Strategic Planning: Efficiency or Effectiveness

From the CEO's Desk

Strategic Planning: Efficiency or Effectiveness

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Peter Drucker once remarked that it is more important to do the right thing (to be effective) than it is to do things right (to be efficient). Current strategic thinking sees a clear role for both. Strategic planning is competitive planning which strives to improve financial performance by improving the performance of the company. The scale of measure often used is the scale of effective performance, an externally oriented scale of measure that compares the company with the competition. Effectiveness also measures the company’s ability to satisfy customer needs. Usually the customers do the measuring, but a good strategic planner will adopt an independent viewpoint to establish this scale.

The best performance, however, is obtained when the company also performs its internal operations well; that is, it operates at a high level of efficiency. This is an internal scale of measure. It is frequently historical and is much more forgiving than the external scale of effectiveness, which often is outside the control of the company. Improvement in efficiency alone may not protect market share or maintain satisfactory profit margins in the face of competitive actions.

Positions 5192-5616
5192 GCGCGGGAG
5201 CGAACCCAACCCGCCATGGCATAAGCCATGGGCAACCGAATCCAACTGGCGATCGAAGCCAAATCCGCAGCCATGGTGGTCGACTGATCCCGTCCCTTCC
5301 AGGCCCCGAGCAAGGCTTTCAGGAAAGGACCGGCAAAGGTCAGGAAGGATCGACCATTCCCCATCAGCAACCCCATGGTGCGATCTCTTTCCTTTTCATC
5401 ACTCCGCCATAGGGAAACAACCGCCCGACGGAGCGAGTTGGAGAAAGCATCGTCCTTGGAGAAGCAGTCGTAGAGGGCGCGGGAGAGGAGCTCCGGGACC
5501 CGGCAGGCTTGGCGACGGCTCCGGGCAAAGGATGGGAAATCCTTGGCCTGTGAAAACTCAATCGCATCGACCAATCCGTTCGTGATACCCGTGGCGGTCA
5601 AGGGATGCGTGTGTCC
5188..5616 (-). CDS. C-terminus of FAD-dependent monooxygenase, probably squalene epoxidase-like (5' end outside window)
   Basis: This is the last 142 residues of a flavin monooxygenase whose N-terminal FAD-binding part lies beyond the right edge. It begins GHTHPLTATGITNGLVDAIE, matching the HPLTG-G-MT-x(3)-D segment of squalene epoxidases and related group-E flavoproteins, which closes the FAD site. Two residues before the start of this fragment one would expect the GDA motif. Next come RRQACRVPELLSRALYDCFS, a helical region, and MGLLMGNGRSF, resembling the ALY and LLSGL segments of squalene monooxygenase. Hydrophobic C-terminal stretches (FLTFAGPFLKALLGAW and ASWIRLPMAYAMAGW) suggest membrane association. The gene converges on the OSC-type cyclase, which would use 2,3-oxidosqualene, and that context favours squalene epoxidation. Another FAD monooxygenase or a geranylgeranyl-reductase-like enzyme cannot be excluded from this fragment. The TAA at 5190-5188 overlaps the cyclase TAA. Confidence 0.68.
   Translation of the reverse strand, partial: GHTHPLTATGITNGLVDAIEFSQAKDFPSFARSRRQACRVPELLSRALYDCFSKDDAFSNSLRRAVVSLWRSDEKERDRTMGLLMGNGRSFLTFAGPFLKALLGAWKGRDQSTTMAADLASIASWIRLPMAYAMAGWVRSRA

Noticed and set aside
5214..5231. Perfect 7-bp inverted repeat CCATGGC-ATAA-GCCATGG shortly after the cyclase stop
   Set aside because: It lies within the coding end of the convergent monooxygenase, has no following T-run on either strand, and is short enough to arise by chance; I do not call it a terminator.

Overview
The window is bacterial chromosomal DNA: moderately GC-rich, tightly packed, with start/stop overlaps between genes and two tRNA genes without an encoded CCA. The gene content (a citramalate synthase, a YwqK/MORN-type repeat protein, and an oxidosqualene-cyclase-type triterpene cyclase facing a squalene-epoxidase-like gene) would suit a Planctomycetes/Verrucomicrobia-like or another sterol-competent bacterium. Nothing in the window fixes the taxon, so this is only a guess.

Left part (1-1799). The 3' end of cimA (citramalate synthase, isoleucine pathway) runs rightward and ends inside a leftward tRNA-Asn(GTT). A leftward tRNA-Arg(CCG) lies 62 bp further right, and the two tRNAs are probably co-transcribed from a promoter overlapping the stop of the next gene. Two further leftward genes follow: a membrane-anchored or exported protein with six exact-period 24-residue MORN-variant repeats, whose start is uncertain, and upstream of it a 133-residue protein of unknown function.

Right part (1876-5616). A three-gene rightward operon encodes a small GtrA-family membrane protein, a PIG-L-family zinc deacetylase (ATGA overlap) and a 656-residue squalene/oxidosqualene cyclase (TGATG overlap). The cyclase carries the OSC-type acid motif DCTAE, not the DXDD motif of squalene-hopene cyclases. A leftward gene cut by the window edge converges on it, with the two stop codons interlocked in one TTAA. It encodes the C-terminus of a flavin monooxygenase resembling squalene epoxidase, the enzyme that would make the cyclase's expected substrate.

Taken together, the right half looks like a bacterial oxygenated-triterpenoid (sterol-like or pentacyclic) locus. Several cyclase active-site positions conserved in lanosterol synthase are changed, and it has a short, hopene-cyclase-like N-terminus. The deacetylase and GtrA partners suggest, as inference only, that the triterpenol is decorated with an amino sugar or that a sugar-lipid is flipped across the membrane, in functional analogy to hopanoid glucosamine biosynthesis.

The external view includes customers as well as competitors. The strategic planner must identify very clearly the customer’s needs, not only in terms of products, but also their pricing, availability and service. There are frequently several factors in every industry which are key to achieving success. They include actions that expand sales and market share by adding new customers and keeping the old ones. Competitive advantage achieves this by taking customers from competitors. Comparative advantage grows sales and market share through the possession of some structural advantage; for example, access to specialized raw materials or low-cost capital. The company that can satisfy the key success factors will rank high on the effectiveness scale. If it does this for less cost than others, the company also will rank very high in efficiency.

Fortunately, companies are not locked into the same set of key success factors forever. Since competition is  a dynamic concept, we can modify key success factors and influence customers to appreciate another set more in our favor. Strategic planning is not just progress from guesses and rough numbers to detailed analysis and accurate numbers. Strategic planning is understanding the proper connections between means and ends.

Excerpted from “Making It In Manufacturing”

© David A.  Curtis